Outside the office, Bob enjoyed outdoor and adventure sports and was skilful in kayak, on skateboard, cross-country skis, climbing rocks and body surfing. Strong as an ox, he pulled himself out of situations from which others would have needed rescue, including a near drowning in rapids on the Franklin River.
With the Wilderness Society he worked on the Franklin River campaign, spearheading an engineering critique of the Hydro Electric Commission's arguments for more dams. He was instrumental in founding the Society for Social Responsibility in Engineering, which was active throughout the 1980s.
As founding editor of the Australian Cogeneration Association's newsletter, Australian Independent Power, he produced an innovative consultation on the proposed National Grid and laid out the conceptual foundations for Australia's now well established green power scheme.
In 1995 Bob became ill and was eventually diagnosed with bipolar. Also known as manic depression, it affects the messaging systems in the brain. The illness is characterized by both manic and depressive phases.
Bob wrote about his own experiences with bi-polar. "For me mania arrives and worsens when it becomes logical to endow remote possibilities with progressively larger probabilities of fulfillment. The possibilities I have relied on over the course of my manias have ranged from solving all the world's problems within a few months to trusting people I barely know with valuable possessions. The depressive phase of the illness arrives... when after the mania has subsided I begin to face the consequences of my actions."
Bob's commitment to activism continued over the past five years in the mental health consumer movement. Bob's acceptance of his illness came from a deeply held belief that it was only by taking responsibility for your own health and working with others to be publicly active that we would overcome the stigma of mental illness. Bob was a founding member and office holder of the ACT Mental Health Consumer Network, one of the only Network's funded in the States/Territories, an employee with the Mental Health Foundation and the Chair of the Ministerial Mental Health Council in the ACT.
He became a well known and articulate spokesperson on mental illness. He was involved in many of the reforms which have taken place in the ACT mental health system and was deeply committed to consumer involvement in policy and service development. He encouraged other consumers to be active, governments to engage with and listen to consumer voices and service providers to see consumers as experts on their own illnesses.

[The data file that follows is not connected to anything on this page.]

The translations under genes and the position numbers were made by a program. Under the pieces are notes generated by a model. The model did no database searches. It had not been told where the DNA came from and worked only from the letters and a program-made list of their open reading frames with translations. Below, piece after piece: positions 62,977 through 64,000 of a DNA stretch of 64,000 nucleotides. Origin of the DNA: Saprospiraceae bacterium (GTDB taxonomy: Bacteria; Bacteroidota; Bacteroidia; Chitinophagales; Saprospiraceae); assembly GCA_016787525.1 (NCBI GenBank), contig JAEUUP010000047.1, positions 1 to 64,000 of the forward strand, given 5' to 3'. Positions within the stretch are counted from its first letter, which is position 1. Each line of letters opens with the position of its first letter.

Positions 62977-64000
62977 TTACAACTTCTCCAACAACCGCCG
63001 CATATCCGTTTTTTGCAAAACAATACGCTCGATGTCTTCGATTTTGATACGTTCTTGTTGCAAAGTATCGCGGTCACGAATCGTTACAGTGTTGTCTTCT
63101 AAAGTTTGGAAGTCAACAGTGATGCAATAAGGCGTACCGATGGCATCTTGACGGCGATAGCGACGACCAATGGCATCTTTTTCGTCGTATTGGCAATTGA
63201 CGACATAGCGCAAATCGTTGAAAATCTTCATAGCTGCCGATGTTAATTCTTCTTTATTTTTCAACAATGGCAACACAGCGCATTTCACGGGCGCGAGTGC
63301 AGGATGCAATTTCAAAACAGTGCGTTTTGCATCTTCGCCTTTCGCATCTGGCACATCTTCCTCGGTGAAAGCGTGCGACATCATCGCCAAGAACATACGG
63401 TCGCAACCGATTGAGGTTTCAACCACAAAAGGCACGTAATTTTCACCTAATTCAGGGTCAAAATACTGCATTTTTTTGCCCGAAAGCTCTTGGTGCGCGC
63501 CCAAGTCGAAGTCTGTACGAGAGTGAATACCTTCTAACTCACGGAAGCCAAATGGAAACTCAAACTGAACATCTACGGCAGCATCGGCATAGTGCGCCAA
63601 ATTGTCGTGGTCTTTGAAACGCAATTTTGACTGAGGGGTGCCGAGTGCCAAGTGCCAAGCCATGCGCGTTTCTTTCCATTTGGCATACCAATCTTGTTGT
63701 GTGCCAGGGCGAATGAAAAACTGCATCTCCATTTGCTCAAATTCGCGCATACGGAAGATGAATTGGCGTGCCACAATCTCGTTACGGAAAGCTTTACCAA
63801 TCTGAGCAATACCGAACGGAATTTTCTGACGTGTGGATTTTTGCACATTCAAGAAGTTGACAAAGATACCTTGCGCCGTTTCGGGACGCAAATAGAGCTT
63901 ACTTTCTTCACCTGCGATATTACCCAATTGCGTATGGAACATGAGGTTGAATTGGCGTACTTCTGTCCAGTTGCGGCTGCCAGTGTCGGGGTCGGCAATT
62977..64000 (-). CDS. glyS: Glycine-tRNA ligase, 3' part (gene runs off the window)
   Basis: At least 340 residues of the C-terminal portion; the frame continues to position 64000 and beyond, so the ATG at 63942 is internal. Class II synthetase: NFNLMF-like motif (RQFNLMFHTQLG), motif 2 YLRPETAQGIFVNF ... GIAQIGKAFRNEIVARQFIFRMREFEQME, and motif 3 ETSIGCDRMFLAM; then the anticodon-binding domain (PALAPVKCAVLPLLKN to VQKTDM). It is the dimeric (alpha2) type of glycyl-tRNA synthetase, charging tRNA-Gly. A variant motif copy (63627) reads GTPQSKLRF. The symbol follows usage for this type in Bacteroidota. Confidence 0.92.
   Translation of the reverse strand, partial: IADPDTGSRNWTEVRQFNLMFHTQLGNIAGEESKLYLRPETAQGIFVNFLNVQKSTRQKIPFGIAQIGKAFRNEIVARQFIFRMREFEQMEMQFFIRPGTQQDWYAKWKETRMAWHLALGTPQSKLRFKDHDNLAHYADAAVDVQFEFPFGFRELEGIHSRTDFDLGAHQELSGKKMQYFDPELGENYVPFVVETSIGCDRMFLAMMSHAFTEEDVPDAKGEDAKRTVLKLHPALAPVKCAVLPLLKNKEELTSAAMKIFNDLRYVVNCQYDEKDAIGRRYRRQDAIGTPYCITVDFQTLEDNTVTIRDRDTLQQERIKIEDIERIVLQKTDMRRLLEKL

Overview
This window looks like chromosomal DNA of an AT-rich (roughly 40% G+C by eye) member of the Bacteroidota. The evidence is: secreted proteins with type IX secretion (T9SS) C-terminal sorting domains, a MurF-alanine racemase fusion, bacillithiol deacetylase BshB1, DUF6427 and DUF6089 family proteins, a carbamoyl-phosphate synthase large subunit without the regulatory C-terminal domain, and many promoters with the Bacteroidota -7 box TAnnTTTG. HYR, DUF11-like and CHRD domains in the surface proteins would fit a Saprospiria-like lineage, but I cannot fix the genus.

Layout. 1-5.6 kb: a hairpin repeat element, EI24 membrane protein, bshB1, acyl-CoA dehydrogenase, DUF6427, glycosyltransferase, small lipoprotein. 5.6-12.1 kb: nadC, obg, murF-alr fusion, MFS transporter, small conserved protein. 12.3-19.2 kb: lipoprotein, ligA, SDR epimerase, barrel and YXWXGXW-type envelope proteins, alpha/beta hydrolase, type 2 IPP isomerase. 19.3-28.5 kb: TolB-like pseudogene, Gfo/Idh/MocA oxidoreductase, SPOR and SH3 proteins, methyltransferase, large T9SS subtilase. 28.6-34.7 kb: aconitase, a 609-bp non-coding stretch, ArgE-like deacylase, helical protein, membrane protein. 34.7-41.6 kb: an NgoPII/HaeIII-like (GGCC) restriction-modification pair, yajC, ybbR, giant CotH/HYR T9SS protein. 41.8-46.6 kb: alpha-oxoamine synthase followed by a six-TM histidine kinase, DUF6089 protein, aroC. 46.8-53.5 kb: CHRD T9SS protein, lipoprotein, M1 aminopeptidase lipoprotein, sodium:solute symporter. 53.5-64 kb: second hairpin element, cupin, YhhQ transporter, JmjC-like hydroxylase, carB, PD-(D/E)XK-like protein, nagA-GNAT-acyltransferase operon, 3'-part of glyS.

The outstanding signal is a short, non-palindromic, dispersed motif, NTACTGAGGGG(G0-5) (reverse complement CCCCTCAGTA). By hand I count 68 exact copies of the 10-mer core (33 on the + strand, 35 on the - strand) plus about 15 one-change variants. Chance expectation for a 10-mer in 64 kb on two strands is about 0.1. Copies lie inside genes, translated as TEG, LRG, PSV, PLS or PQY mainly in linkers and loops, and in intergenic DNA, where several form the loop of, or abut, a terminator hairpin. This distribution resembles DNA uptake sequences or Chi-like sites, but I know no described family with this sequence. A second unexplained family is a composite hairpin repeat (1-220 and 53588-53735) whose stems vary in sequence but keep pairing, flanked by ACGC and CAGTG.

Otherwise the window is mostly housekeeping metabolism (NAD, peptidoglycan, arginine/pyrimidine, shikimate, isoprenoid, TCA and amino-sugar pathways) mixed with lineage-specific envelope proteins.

He was a creative, courageous and supportive force within a health area that remains one of the most difficult areas of public policy. His death has been a huge loss for the ACT and for the many people in the ACT based consumer movement which he helped shape and support.
At Bob's funeral his partner, Margy Wylde-Browne, her son Jesse and Bob's family were joined by over 450 friends from the many different facets of his life. His casket probably said it all, decorated in great detail by loving artist friends as a multi-colored patchwork quilt.
Bob lived a good life, a passionate life, sometimes a deeply troubled life, but on the whole his was a life well lived.
The Bob Beatty Memorial Sustainable Energy Fund has been established by friends and family to carry on the active pursuit of some of the great dreams he dared to dream. It will support sustainable energy technologies and practices. Donations can be made at any Commonwealth Bank.
Most of us, because of our myopic vision, are generally unable to completely observe, understand and experience nature's underlying rhythm. Bipolar disorder, perhaps, manifests a time-compressed view of this rhythm i.e. the cycles of nature that are normally felt over years are suddenly experienced over a period of hours, days or weeks. Contrary to the societal stigma, in my opinion, Bipolar people are not only in tune with this rhythmic pulse of life but have an unparalleled opportunity to grasp the BIG picture. And, therefore, sometimes the insights of such people are extra-ordinary and 'unreal'. But that's what geniuses are made of. Bipolar "order" not disorder is perhaps a more appropriate description! Maybe that's what Bob wanted to show us?